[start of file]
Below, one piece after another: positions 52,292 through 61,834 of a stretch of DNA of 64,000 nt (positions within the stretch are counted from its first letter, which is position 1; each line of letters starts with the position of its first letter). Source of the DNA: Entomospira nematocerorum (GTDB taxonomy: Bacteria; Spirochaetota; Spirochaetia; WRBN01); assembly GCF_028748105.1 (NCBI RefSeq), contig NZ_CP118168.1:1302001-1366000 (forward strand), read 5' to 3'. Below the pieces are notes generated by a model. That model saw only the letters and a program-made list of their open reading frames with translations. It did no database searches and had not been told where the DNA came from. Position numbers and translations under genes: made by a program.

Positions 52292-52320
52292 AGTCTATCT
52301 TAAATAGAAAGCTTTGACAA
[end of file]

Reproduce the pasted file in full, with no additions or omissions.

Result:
Below, one piece after another: positions 52,292 through 61,834 of a stretch of DNA of 64,000 nt (positions within the stretch are counted from its first letter, which is position 1; each line of letters starts with the position of its first letter). Source of the DNA: Entomospira nematocerorum (GTDB taxonomy: Bacteria; Spirochaetota; Spirochaetia; WRBN01); assembly GCF_028748105.1 (NCBI RefSeq), contig NZ_CP118168.1:1302001-1366000 (forward strand), read 5' to 3'. Below the pieces are notes generated by a model. That model saw only the letters and a program-made list of their open reading frames with translations. It did no database searches and had not been told where the DNA came from. Position numbers and translations under genes: made by a program.

Positions 52292-52320
52292 AGTCTATCT
52301 TAAATAGAAAGCTTTGACAA